While many service providers offer a valuable service to people with disabilities, they don’t always meet the goals of a competitive disability employment and inclusion program: equal jobs, equal pay and integration with other employees.

Here are three red flags to watch out for with service providers:

1.  Sub-minimum wage

Some agencies provide a “learn to work” or “sheltered workshop” environment—meaning that they bring people with disabilities into an employment or training workshop environment where they perform tasks that have been outsourced by employers as part of a learning experience. Sometimes, employees in these facilities are paid less than minimum wage. Always ask about pay scale so you can make sure anyone who’s joining your in-house workforce or who is part of a company-sanctioned outsourced team is paid paid minimum wage—or better.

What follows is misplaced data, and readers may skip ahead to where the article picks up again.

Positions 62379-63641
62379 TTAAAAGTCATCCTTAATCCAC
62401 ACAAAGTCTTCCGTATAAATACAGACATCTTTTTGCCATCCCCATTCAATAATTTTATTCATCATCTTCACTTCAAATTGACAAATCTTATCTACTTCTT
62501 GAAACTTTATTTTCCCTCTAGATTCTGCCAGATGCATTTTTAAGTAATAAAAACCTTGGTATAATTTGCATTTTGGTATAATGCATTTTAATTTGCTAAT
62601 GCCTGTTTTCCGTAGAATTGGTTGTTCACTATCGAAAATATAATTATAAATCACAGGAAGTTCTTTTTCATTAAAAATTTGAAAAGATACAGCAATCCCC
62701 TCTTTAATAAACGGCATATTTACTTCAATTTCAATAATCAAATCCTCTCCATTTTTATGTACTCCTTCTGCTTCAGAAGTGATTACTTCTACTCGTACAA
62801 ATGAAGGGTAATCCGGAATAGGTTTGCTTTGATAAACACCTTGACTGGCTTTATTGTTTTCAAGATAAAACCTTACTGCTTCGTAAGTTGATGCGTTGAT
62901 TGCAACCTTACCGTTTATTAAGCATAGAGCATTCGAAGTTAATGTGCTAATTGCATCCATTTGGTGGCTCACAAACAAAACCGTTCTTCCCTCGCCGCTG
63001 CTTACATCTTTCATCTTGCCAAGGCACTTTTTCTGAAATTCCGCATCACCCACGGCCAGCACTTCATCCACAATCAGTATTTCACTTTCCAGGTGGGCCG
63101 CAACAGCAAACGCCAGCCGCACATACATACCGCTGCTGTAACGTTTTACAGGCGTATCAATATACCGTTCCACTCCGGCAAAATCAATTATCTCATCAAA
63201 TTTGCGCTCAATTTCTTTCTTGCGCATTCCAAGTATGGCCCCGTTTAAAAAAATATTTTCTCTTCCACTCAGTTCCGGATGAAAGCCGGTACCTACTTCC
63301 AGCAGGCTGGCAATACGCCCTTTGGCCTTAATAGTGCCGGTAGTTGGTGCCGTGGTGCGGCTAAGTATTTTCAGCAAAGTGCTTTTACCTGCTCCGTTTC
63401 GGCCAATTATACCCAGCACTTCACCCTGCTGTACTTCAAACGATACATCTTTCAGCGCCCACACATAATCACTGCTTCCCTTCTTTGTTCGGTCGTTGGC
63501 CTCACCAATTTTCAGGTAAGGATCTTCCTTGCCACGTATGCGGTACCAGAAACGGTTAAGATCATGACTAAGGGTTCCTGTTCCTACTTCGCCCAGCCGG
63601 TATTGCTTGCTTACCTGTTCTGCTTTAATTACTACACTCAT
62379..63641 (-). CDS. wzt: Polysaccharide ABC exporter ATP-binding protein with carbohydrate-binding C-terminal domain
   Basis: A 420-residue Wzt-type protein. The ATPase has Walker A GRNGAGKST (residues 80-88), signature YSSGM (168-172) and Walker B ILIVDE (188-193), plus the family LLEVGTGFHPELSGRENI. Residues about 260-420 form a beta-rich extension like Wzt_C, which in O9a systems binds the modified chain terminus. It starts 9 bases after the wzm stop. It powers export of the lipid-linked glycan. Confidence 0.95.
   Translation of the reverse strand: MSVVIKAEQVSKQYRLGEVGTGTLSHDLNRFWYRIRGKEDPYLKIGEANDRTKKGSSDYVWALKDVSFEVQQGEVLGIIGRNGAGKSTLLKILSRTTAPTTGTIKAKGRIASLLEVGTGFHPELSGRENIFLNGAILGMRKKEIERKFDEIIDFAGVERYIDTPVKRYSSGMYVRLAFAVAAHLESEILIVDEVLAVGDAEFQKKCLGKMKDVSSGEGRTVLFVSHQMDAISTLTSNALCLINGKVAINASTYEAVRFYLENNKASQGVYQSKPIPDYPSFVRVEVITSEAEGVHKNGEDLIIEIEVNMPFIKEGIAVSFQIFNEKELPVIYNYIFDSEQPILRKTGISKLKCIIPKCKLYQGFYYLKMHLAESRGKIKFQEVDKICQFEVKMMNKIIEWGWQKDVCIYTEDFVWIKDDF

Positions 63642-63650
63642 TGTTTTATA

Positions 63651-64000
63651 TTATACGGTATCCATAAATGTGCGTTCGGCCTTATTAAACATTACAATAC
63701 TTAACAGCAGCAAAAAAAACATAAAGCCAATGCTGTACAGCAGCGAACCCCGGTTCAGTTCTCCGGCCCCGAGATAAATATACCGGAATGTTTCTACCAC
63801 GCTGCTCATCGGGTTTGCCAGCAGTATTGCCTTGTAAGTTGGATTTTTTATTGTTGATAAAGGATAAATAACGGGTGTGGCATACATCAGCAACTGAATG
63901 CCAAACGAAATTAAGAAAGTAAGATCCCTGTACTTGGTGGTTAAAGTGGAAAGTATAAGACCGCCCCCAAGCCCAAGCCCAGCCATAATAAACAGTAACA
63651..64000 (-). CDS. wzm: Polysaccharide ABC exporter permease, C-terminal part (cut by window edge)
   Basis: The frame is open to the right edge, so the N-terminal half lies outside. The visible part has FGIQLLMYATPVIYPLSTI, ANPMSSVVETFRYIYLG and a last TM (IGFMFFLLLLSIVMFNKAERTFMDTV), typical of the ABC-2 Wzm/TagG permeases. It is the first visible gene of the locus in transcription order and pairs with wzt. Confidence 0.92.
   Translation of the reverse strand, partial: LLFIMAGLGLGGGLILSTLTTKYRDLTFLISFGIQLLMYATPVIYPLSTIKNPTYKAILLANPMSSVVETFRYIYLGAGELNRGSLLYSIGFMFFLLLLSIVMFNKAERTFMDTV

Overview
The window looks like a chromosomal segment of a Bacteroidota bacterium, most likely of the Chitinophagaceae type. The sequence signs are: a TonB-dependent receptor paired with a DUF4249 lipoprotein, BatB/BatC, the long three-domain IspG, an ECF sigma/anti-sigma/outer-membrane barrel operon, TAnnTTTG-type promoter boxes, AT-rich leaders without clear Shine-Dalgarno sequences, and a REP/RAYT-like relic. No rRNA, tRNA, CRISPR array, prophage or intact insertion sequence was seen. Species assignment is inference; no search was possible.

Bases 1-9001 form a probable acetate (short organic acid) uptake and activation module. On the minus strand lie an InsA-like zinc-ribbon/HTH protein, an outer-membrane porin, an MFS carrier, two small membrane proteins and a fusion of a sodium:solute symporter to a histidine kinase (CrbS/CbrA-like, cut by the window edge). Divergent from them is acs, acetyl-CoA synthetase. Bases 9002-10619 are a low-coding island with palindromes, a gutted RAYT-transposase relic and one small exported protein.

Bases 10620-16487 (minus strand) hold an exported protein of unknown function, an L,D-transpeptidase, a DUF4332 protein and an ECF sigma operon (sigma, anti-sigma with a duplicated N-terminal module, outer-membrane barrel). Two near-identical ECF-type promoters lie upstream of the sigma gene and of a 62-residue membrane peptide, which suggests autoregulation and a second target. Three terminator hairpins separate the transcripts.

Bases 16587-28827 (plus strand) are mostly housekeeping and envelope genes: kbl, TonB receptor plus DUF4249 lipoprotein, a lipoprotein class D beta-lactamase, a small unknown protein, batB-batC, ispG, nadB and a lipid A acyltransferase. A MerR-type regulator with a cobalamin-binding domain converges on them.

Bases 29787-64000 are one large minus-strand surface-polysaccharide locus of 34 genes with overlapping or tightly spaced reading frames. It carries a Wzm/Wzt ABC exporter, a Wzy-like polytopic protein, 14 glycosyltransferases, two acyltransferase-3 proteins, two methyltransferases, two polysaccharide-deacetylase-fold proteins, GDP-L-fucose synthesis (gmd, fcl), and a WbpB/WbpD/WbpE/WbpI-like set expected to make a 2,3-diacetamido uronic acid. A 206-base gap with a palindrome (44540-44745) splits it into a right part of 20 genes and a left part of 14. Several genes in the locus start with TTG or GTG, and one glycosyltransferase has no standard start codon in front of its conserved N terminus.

2.  Lack of collaboration

Competition can be fierce among service providers, but you should look for an agency that’s willing to work with other community providers, as well as your local or state VR, to help you get the talent you need.

 

3.  90 Days and Gone

Many agencies work on a 90-day timeline, meaning that after an individual is successfully placed for 90 days, the agency is no longer involved or available to answer your questions or concerns. So ask about the follow-up and how responsive they’ll be if you need additional assistance, and keep in mind that there may be a fee for ongoing support beyond the first 90 days of employment.

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